When my husband and I and our young daughter moved to Portland, we had a hard time finding decent rental housing that accepted children. The dark ages in the late 1970s? Seemed so.

Then we found a house on Woodcrest Road in Cape that was within our means. No wonder it was available. The carpeted stairs were invested with fleas and the rest of the house with earwigs. And the fireplace was stuffed with trash. Of course, the landlord cleaned it up and we enjoyed our new abode. Our neighbors were friendly and welcoming.

We loved Cape, and Oakhurst in particular, so when we decided to buy a house we bought one across the pond on Stonybrook Road. We always had warm feelings about Cape.

So it’s puzzling to see all the controversy over affordable housing in the town center. The arguments against it might seem valid on their face, but added up they seem like NIMBY (Not In My Back Yard). I don’t think Cape is as NIMBY as it’s made out to be, but the brouhaha over this project has certainly heightened that impression.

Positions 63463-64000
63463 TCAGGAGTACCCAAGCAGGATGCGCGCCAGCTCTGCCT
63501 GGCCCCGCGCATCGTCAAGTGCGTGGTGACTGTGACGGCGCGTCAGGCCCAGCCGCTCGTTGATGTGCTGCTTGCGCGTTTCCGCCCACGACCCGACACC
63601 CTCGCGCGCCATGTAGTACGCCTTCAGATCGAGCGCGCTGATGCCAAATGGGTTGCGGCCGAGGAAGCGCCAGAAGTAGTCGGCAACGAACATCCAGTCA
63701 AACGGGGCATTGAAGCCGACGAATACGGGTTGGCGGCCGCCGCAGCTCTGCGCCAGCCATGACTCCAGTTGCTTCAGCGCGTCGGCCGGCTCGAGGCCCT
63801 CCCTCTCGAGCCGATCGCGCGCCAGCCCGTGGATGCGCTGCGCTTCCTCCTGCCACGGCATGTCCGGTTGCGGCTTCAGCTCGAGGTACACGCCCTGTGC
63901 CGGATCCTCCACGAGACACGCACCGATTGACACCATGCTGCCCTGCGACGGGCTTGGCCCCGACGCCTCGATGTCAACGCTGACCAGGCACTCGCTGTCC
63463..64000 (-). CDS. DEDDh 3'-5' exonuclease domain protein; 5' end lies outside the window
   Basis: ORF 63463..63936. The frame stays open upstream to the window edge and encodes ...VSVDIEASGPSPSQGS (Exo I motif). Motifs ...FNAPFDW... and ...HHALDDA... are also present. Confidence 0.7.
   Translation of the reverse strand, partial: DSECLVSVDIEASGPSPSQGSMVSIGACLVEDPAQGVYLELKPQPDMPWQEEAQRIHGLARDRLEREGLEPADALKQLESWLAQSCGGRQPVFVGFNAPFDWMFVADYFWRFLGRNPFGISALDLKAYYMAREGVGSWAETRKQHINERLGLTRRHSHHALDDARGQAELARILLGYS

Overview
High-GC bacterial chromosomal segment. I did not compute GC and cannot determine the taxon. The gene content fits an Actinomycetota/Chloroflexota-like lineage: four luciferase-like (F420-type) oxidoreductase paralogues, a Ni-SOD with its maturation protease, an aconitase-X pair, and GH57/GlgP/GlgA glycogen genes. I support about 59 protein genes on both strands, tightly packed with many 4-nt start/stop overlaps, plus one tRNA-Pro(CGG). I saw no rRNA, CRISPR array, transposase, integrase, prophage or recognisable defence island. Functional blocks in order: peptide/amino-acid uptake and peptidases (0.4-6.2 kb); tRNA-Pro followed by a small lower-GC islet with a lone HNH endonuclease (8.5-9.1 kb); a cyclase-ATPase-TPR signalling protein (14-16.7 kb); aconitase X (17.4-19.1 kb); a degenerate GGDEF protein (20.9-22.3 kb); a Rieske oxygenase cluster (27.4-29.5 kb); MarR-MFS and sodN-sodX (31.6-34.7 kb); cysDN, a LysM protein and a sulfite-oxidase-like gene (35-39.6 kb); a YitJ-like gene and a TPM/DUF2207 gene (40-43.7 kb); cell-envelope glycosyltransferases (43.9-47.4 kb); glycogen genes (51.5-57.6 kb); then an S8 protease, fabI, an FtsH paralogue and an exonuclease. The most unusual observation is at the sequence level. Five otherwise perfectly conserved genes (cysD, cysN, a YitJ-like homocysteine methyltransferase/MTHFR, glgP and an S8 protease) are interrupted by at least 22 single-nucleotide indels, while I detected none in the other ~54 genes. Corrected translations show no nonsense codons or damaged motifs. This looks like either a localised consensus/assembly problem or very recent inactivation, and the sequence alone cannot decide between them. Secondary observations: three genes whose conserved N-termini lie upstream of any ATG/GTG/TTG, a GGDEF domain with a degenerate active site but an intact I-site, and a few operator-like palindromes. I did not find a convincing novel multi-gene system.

“We’ve never received pushback like we’re getting in Cape Elizabeth right now,” said developer Nick Szanton.

The town can get on track by moving this project forward. Then it needs to move on with plans to build affordable housing for families. This is only providing housing for people so they can have what my family had, living in a place as lovely and welcoming as Cape. I’m guessing that many, if not most Cape residents would welcome people who would bring vibrancy and diversity to their community.

Cape needs to stand up. I think it will.

Donna Halvorsen
South Portland